In the operation of the article-sorting-apparatus 10, articles are advanced continuously and successively by the feed conveyor 66 onto the approach platform 42. As an article is advanced from the approach platform 42 onto the weighing platform 43, the article-position-sensing mechanism 145 is actuated, which changes the output signal of the NOR-gate 141. As a consequence thereof, air under pressure is conducted through the conduit 142 to activate the diaphragm 139. Thereupon, the shuttle 138 engages the preload arm 85, thereby maintaining the weighing platform 43 against the stop 81. The weighing platform is now locked up and restrained against deflection.

As the article advances onto the weighing platform 43 from the approach platform 42 and advances beyond the articleposition-sensing mechanism 145, the article-position-sensing mechanism 145 is returned to its initial state under the urgency of the spring 147. When this occurs, the NOR-gate 141 generates its initial output signal. Now, air under pressure is conducted through the conduit 143 to activate the diaphragm 140. The shuttle 138 is retracted from the preload arm 85' and the weighing platform 43 is no longer restrained by the lockup mechanism 135. Thus, the weighing platform 43 deflects freely unrestrained by the lockup mechanism 135 after an article is transferred thereon.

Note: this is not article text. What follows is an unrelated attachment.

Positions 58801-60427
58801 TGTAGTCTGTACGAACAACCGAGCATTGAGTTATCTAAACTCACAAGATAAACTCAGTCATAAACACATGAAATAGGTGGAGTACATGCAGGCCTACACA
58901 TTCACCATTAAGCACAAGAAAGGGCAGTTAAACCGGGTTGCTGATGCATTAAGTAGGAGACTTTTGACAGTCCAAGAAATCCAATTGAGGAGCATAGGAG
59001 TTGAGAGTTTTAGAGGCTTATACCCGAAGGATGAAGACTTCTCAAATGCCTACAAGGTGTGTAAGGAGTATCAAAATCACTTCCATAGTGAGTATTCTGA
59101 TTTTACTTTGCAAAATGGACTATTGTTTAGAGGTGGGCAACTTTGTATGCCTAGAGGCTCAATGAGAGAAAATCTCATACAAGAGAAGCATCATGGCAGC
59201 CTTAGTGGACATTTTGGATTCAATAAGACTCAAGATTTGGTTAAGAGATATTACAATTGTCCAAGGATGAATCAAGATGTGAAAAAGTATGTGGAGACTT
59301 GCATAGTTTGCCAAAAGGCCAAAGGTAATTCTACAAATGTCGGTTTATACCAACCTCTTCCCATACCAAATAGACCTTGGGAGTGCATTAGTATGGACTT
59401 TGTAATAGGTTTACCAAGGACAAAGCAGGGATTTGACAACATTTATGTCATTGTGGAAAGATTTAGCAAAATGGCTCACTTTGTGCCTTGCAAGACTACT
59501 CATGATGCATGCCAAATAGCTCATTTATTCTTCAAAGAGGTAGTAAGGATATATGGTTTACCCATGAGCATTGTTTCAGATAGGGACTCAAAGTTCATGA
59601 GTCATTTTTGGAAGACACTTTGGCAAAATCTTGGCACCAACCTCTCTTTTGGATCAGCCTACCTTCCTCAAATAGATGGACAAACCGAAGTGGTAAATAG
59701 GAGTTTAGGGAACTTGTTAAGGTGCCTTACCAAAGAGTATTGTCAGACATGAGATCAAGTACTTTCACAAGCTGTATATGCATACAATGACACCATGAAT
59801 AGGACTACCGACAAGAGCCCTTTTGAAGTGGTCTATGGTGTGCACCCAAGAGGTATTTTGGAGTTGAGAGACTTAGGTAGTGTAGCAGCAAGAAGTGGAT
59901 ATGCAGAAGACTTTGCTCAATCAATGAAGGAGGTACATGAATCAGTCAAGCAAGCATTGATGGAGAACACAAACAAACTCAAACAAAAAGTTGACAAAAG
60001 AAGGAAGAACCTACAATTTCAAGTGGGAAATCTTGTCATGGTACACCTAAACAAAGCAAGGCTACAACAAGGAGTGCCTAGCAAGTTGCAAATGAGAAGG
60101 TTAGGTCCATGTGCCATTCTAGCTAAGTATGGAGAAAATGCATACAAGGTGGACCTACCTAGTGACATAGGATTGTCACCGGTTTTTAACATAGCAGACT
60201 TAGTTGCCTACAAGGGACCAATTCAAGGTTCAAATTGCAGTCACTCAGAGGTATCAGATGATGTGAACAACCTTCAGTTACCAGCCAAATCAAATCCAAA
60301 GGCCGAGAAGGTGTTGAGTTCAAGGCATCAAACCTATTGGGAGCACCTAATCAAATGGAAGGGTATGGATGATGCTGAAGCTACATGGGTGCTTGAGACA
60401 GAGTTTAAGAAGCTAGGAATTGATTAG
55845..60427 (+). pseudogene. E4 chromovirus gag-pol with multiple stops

The article on the weighing platform 43 advances thereacross under the force of gravity. As an article advances across the weighing platform 43, the weighing platform 43 deflects. The magnitude of deflection is sensed by the weightsensing device 70, which transmits a fluid signal commensurate with the magnitude of deflection. When an article advancing over the weighing platform 43 is underweight, the output signal of the weight-sensing device 70 is insufficient to change the state of the flip-flop circuit 115. It is apparent that the weight-sensing device 70 could be set todetect overweight articles for rejection. Under these circumstances, the weightsensing device 70 determines whether the deflection of the weighing platform 43 exceeds a predetermined magnitude and when it does the output signal from the weight-sensing device 70 does not change the state of the flip-flop 115. It is also apparent that more than one weight-sensing device 70 could be employed so as to reject either an overweight article or an underweight article.

When the flip-flop does not change its state, the flipflop 117 does not change its state. Therefore, the NOR-gate is not inhibited by the flip-flop 117.